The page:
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Nemesis    by Jo Nesbo Amazon.com order for
Nemesis
by Jo NesbÝ
Order:  USA  Can
Harper, 2009 (2009)
Hardcover, e-Book

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* * *   Reviewed by Hilary Williamson

Nemesis (translated by Don Bartlett), the first of Jo NesbÝ's mysteries I have read, has left me very keen to seek out more. Though the personal life of his hero, Crime Squad Police Detective Harry Hole, reminded me most of Michael Connelly's angst-ridden Harry Bosch, NesbÝ's wheels-within-wheels plotting is even more subtle and intricate than in a typical Bosch book.

Harry Hole, haunted by the murder of his partner and close friend, Ellen Gjelten, has had alcohol problems since then and insists on keeping Ellen's case open. He's suspicious of the involvement of tough Inspector Tom Waaler who shot a neo-Nazi suspect in the case. Now, as Nemesis opens, a robber kills an attractive female teller, Stine Grette, in an Oslo bank, seemingly because his instructions on timing were not precisely executed. Harry Hole, whose lover Rakel is away in Russia fighting a custody case with the father of her son Oleg, replays the videos from the bank cameras over and over again, analysing details and 'chasing ghosts'. He wonders why Stine said 'It's my fault' to the robber before she was shot.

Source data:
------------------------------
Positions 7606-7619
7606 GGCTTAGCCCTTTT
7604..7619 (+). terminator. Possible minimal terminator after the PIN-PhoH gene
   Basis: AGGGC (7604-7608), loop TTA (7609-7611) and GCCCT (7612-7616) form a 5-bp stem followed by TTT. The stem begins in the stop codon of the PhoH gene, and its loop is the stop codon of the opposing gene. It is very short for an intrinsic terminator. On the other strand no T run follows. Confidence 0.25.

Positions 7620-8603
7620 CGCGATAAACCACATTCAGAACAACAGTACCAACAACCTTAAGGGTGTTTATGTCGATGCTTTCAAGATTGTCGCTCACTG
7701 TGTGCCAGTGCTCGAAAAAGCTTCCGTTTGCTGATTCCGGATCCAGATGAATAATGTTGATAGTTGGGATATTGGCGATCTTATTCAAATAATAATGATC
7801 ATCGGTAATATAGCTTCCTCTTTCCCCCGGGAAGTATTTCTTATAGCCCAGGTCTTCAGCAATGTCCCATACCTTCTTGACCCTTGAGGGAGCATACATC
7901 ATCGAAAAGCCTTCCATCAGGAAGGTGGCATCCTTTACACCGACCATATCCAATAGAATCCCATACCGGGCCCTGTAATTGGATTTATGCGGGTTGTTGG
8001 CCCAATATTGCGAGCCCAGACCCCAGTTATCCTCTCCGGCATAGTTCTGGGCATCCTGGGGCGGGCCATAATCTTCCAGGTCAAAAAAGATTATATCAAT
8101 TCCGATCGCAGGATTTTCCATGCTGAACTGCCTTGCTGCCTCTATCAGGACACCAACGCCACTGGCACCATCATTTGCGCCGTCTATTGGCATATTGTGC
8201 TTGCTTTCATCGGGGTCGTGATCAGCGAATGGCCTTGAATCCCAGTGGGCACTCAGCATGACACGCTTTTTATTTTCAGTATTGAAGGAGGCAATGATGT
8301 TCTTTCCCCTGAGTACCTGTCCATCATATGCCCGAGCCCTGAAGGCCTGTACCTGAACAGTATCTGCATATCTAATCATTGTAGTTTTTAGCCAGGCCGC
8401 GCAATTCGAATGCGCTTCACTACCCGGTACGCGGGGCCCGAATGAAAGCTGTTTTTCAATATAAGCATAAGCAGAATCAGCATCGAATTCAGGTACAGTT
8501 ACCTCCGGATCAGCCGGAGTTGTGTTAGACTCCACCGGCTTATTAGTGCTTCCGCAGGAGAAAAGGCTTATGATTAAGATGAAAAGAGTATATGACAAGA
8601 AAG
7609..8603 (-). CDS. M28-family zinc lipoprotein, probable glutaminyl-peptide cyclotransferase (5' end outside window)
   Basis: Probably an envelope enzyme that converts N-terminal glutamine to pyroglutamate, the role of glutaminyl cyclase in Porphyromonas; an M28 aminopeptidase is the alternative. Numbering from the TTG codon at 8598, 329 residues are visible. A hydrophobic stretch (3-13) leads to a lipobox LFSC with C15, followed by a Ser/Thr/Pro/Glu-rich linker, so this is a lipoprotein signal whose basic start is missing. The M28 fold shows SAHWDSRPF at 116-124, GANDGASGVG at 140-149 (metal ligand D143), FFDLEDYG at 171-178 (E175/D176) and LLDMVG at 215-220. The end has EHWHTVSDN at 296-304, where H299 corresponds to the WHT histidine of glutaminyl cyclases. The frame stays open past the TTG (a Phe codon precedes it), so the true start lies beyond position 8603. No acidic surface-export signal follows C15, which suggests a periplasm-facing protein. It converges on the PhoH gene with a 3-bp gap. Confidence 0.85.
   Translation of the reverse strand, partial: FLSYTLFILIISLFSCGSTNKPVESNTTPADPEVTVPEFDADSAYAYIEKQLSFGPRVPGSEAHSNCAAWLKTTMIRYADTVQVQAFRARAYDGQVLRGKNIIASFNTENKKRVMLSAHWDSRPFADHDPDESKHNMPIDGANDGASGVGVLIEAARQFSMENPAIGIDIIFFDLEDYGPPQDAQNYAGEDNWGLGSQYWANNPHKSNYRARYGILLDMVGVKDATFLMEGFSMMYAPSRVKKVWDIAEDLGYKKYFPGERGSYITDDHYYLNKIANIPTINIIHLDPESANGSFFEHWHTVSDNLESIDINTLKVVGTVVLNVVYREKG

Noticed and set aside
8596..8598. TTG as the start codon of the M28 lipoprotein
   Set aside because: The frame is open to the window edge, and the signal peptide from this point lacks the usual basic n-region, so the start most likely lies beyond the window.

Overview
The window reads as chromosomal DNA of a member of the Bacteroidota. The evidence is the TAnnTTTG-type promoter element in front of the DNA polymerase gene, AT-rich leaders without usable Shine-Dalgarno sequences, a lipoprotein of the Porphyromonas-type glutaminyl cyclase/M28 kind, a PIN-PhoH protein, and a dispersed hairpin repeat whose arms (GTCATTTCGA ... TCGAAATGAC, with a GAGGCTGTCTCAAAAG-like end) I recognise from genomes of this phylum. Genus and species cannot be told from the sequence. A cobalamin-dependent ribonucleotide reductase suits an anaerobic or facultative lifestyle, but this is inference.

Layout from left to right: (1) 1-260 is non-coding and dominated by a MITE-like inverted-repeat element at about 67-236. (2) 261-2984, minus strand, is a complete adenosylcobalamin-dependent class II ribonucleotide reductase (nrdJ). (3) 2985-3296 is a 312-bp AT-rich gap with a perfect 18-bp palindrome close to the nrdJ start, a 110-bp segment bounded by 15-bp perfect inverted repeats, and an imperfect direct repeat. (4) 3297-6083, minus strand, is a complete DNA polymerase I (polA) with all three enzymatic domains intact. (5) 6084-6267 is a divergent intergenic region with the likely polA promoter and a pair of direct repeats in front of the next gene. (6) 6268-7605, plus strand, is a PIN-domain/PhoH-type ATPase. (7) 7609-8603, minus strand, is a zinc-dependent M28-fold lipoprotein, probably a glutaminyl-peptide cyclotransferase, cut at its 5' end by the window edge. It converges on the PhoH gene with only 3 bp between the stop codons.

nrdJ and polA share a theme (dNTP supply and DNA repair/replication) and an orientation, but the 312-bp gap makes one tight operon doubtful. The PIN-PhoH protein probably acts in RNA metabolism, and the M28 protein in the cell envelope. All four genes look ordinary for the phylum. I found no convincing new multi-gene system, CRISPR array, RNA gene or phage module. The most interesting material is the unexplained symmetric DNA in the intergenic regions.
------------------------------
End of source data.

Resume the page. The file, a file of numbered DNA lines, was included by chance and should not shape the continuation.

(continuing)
Harry's investigation of the bank robbery - and those that follow - is assisted by an intriguing new wunderkind detective, young Beate Lonn (daughter of a legendary police officer), who has an unusual talent - she 'can remember all the faces she has seen in her life.' As the case proceeds, Harry's artist ex-girlfriend, Anna Bethsen, returns to Oslo and presses him to join her for dinner - he accepts reluctantly and awakens the morning after with no memories of their evening together. Which is unfortunate because Anna died that same evening. Though a colleague tags it as suicide, Harry believes it's murder. He hides his own involvement with Anna and investigates her death. Then he starts to receive emails from someone who knows that he was with Anna the night she was shot.

The robbery investigation leads Harry to a prison interview of Macchiavellian gypsy bank robber, Raskol Baxhet, who was never caught but gave himself up to the authorities. Raskol, who turns out to be Anna's uncle, both threatens and aids Harry, who eventually realizes that he should have had a longer spoon before supping with this devil. After a detour to Brazil, Harry ends up a murder suspect on the run from his own department (led by an aggressive Tom Waaler), while still attempting to investigate himself.

While I can second guess most mysteries to some extent, Nemesis fooled me all the way. This highly recommended tale of 'revenge and retribution' is such that, once finished, readers will want to start at the beginning and read it all over again to catch all the many nuances.

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